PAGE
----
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Making The Cut: Advice for Growth-Focused Tech Companies in Canada

By Julie King |

What can smaller technology companies learn from their most successful peers?

The previous installment of Making the Cut looked at attributes that set some Canadian technology companies – those that have won a Deloitte Technology Fast 50 award – apart.

We will now explore some of the challenges Canadian technology companies face, as well as ideas for start-ups and existing businesses that want to accelerate their growth, based on an exclusive interview with Richard Lee, National Managing Partner for Technology, Media and Telecommunications at Deloitte.

Government support for technology companies

While the Scientific Research and Experimental Development (SRED) program has come under some scrutiny in the past few years, in a survey of Technology Fast 50 CEOs a strong majority agreed that the program works well and provides value to their companies.

The SRED program is the largest support for companies doing research and innovation, but it does not help a cashflow-strapped business, as the money is paid out in the fiscal year after the work is done.

There are other sources of government funding at both the provincial and federal levels, such as the Industrial Research Assistance Program (IRAP) managed by the National Research Council (NRC.) There are also a number of programs that help companies tap into talent at post-secondary institutions at a reduced cost.

Lee notes that the network accelerator programs, like Ryerson’s Digital Media Zone and Communitech, also provide valuable support.

Financial opportunities and challenges

Limited sources of investment are a significant challenge for Canadian technology companies.

Some of Canada's best technology companies are acquired as they are just starting to show potential. This, Lee explains, results from challenges with financing growth in Canada.

"You get to the point where it is easier to sell, rather than find an appropriate investor to support," says Lee. "There just aren't enough of the right sort of investors in Canada."

While financing through the stock exchange can be tempting, Lee notes that it is expensive and is not always the best way to go.

"There seems to be more talk about IPOs in the tech sector," says Lee. "That's a good thing, it shows companies are growing, but it needs to be right for your company."

Impediments to growth

The survey of this year's Technology Fast 50 CEOs highlighted two things that get in the way of growth.

The first is talent.

"Finding and attracting the right people are major challenges," notes Lee. "There is talent out there, but finding people with specific skillsets is a critical success factor and seems to be top of mind for Fast 50 companies."

The second is Canada's investment ecosystem, as noted above.

"We still don't have the right sort of investment ecosystem to support the continued growth," says Lee. "OMERS Ventures notably is making a contribution to this, but we need to do more in that space, so that as Canadian tech companies grow, they have access to funding."

While this does not affect the Technology Fast 50 winners, Lee cautions that rapid success can cause a company to fail.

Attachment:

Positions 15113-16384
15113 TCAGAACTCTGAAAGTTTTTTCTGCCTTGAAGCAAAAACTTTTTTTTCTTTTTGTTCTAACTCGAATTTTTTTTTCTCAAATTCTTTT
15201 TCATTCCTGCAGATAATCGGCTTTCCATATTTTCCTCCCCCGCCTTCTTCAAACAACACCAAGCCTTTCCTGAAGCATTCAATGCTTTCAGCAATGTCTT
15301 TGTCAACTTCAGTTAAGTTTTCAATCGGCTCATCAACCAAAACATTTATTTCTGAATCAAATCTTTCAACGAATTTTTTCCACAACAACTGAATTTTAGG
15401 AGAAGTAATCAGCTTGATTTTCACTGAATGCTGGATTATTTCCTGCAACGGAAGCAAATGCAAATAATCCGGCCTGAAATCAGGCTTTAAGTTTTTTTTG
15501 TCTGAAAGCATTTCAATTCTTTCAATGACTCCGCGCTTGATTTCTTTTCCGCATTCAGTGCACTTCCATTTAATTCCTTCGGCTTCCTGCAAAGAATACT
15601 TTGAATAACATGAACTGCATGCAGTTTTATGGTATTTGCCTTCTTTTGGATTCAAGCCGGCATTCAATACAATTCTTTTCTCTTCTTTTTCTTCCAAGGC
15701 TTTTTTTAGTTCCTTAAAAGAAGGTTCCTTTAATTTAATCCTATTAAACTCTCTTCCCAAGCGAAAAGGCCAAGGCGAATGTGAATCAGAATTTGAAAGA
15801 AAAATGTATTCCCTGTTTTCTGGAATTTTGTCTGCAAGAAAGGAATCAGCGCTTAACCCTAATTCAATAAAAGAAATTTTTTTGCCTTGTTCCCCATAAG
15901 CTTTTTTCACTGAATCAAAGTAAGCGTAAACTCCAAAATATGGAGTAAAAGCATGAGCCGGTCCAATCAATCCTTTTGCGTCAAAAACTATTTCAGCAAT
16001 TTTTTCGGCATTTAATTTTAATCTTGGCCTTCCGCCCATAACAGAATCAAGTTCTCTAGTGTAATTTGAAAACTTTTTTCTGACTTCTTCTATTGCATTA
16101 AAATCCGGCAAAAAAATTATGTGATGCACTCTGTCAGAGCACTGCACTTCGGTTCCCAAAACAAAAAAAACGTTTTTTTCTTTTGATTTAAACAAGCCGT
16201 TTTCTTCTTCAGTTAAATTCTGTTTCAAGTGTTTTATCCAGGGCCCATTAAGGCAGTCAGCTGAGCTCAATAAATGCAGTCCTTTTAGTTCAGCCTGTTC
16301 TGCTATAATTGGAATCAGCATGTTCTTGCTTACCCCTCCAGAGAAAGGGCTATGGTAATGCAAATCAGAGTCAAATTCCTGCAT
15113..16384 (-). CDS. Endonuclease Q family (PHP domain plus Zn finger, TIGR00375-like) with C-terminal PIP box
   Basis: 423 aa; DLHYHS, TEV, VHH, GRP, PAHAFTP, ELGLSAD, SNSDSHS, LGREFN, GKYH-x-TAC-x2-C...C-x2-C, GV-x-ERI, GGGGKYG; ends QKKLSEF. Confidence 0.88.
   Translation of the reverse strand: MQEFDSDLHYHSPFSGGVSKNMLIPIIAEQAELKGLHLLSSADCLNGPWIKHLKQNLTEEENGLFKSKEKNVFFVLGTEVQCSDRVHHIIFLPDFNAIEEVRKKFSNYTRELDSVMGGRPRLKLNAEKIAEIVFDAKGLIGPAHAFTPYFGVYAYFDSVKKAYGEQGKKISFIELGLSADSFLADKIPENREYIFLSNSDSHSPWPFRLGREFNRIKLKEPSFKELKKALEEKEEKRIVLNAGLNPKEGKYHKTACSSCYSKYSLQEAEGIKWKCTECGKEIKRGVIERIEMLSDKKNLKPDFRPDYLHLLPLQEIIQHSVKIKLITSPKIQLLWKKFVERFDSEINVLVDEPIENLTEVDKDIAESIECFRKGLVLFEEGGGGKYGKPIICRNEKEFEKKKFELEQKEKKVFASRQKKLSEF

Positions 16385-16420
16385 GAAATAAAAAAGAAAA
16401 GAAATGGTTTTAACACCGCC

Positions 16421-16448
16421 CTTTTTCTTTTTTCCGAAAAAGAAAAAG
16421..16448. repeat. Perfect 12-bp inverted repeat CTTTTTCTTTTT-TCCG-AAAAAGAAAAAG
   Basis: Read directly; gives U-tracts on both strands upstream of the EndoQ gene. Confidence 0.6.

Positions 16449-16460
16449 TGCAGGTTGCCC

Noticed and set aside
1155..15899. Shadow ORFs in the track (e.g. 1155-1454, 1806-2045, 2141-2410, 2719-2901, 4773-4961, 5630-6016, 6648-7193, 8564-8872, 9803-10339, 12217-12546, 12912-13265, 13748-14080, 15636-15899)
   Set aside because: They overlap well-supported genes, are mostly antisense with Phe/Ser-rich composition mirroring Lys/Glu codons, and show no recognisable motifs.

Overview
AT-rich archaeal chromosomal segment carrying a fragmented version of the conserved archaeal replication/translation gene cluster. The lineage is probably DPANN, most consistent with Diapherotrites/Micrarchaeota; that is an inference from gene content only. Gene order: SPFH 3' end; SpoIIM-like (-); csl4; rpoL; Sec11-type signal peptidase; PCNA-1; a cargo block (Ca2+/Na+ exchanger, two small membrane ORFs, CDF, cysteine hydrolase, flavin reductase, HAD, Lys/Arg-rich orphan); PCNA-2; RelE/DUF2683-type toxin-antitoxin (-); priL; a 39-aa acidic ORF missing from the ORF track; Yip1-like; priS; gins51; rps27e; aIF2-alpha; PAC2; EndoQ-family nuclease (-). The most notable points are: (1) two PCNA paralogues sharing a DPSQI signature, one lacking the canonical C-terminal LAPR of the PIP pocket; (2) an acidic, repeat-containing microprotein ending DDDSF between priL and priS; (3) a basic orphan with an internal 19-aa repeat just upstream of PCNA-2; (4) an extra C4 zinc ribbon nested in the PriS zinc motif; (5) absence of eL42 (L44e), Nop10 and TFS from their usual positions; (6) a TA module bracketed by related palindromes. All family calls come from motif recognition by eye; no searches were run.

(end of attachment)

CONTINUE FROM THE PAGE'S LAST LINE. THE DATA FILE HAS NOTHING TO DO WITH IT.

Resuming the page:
Rapid success can overwhelm a company. If the company suddenly has too many customers, it may not be able to meet customer service expectations, which can lead to fast growth followed by a collapse and failure of the business.

Advice for start-ups

Lee, who is also an advisor with The Digital Media Zone (DMZ) at Ryerson University, one of Canada's leading incubators, offers this advice to start-ups that want to grow:

  1. Stay focused. Don't get distracted by what seem to be easy opportunities – i.e. I could sell to this company but would need to make big changes. Have a product roadmap in mind and don't get distracted.
  2. Pivot if necessary. Don't be afraid to pivot if you're not being successful. Pivot is different from being distracted.
  3. Don’t be afraid to let go. As you grow, bring in professional management. Recognize there are roles for the founders in the company, but you can't do everything. Recognize when you need to bring in professional management and professional management processes.
  4. Don't be tempted to take investment too early, because you will lose control. Investors will push you to easier routes to growth which may be good in the short-term but not the long term.

Advice for existing companies shifting towards growth

Not all technology companies are start-ups incubated out of a dorm room or garage. Sometimes a company that has been doing something well for several years will suddenly find an opportunity to transform a more localized product or service into an offering with a much larger market potential.

Companies in this situation have advantages, which can include paying customers. Yet, sometimes the transition may be more difficult, as the longer the time in business the more difficult it is to change the company culture and the way people think about work.

For companies that find themselves in this situation, Lee recommends focusing on two things:

  1. Think about the size of the market. The question to ask yourself is whether your existing customers represent most of the market – if this is the case you won't be able to grow it. Think carefully about the size and the problem you are solving outside of your customer base. Open your eyes, look around, talk to lots of people outside of your existing customer base and go into it with your eyes open.
  2. It's situation specific. In some cases, you are abandoning the old business and moving into the new one, in which case you need to do it relatively rapidly. It's tempting to hang onto the cash flow for the first, but it's difficult to run two businesses, especially when the customer bases diverge.

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